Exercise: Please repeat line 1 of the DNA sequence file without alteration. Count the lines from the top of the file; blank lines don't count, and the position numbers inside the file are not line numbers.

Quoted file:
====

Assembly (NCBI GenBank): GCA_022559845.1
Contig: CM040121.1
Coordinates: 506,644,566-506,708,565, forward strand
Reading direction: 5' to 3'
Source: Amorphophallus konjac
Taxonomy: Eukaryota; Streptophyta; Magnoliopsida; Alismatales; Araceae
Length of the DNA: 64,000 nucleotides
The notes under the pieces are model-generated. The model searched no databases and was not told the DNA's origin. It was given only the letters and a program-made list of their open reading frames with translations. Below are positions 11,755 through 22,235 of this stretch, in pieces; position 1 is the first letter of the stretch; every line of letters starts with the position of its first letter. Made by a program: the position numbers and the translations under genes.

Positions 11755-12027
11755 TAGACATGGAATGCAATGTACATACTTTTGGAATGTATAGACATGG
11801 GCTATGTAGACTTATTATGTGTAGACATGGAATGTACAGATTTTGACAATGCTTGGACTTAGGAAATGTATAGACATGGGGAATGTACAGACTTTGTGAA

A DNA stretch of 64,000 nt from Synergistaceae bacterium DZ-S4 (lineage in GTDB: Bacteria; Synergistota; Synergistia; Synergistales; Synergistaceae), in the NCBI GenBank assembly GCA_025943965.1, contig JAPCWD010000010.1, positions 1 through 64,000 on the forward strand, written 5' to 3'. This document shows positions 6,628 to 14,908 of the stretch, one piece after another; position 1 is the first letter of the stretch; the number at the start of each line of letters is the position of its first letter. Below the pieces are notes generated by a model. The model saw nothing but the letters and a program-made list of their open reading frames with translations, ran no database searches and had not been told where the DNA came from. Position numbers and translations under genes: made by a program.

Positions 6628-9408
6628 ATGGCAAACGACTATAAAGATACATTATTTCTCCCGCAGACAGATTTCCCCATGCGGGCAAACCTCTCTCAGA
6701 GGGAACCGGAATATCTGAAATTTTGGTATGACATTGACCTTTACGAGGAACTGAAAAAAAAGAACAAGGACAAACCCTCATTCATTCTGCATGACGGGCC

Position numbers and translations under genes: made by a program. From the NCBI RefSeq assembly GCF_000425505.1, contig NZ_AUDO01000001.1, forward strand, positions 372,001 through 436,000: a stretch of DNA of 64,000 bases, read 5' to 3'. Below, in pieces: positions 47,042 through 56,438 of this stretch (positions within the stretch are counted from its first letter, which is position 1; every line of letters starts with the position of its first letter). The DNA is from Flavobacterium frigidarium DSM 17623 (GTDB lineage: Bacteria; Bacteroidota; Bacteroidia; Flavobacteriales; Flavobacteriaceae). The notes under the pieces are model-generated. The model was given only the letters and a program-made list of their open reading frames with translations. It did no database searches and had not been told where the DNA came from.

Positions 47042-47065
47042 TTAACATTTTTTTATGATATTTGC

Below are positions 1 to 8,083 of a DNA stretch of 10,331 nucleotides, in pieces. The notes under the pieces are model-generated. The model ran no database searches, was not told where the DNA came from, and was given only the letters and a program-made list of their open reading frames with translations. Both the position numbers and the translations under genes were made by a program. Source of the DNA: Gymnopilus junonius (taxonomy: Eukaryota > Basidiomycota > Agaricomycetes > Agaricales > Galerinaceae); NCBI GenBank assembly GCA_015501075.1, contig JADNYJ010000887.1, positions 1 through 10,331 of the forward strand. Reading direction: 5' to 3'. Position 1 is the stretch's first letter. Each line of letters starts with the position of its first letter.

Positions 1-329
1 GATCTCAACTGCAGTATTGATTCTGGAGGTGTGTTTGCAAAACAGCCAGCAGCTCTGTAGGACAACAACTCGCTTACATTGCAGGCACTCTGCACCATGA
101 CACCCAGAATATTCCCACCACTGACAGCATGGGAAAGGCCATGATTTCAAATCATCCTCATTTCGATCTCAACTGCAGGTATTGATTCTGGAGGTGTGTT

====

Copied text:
Assembly (NCBI GenBank): GCA_022559845.1